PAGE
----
Keywords: Deep Learning, attention, motifs, genomics, motif interactions, interpretability
Abstract: A major goal of computational genomics is to understand how sequence patterns, called motifs, interact to regulate gene expression. In principle, convolution-attention networks (CANs) should provide an inductive bias to infer motif interactions; convolutions can capture motifs while self-attention learns their interactions. However, it is unclear the extent to which this is true in practice. Here we perform an empirical study on synthetic data to test the efficacy of uncovering motif interactions in CANs. We find that irrespective of design choice, interpreting local attention (i.e. on an individual sequence basis) is noisy, leading to many false positive motif interactions. To address this issue, we propose Global Interactions via Filter Activity Correlations (GLIFAC). GLIFAC robustly uncovers motif interactions across a wide spectrum of model choices. This work provides guidance on design choices for CANs that lead to better interpretability for regulatory genomics without sacrificing generalization performance.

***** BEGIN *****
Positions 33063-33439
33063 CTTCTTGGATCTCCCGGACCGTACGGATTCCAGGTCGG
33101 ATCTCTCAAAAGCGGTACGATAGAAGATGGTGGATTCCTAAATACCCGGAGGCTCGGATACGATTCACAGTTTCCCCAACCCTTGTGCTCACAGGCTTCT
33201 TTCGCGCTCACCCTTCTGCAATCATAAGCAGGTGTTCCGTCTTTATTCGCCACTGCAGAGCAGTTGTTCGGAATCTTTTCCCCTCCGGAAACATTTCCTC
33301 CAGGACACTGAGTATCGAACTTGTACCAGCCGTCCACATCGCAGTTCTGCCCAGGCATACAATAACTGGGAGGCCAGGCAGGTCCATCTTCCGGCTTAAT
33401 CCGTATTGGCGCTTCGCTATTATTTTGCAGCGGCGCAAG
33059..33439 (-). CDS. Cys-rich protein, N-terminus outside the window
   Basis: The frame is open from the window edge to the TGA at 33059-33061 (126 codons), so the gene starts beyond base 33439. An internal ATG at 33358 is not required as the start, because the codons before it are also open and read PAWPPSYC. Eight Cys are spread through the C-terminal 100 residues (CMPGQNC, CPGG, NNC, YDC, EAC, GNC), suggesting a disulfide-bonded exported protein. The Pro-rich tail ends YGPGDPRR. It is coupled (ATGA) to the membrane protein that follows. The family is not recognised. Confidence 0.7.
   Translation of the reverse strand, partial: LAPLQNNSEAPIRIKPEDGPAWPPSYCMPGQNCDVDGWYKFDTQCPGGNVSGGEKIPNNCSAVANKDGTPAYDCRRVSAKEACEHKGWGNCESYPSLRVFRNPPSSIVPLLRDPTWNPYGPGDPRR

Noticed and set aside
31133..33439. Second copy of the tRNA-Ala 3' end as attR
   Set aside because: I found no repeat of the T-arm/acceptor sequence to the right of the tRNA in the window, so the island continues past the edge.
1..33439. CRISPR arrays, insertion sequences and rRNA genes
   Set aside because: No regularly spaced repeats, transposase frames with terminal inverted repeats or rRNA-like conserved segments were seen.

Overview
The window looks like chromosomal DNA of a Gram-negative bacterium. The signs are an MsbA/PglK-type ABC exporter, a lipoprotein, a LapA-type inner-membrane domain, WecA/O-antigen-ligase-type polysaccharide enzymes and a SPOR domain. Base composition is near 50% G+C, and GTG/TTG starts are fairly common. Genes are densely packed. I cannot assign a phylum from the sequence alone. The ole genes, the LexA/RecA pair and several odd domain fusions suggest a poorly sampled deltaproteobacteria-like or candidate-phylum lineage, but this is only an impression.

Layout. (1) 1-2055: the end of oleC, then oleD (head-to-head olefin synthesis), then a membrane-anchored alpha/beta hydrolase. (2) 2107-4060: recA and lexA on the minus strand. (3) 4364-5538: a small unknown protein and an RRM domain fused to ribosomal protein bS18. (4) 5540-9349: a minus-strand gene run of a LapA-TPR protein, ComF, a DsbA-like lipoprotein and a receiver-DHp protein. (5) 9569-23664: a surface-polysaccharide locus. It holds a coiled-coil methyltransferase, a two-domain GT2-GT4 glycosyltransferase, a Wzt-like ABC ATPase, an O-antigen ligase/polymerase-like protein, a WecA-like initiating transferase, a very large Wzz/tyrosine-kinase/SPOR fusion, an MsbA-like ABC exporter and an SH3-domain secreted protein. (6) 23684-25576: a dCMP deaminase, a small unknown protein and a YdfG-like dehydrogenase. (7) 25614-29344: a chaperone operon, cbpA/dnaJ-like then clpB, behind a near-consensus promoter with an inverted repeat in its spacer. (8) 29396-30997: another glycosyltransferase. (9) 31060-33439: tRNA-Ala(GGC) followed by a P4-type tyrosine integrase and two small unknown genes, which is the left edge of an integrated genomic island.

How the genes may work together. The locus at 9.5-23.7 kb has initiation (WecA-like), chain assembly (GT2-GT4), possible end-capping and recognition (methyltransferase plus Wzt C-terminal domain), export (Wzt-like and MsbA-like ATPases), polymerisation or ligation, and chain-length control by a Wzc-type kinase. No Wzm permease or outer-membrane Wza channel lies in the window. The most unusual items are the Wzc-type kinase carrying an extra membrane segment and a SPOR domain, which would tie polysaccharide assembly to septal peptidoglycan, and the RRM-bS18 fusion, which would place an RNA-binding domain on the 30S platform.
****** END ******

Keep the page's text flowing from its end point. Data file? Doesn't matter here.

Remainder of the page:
Track: Original Research Track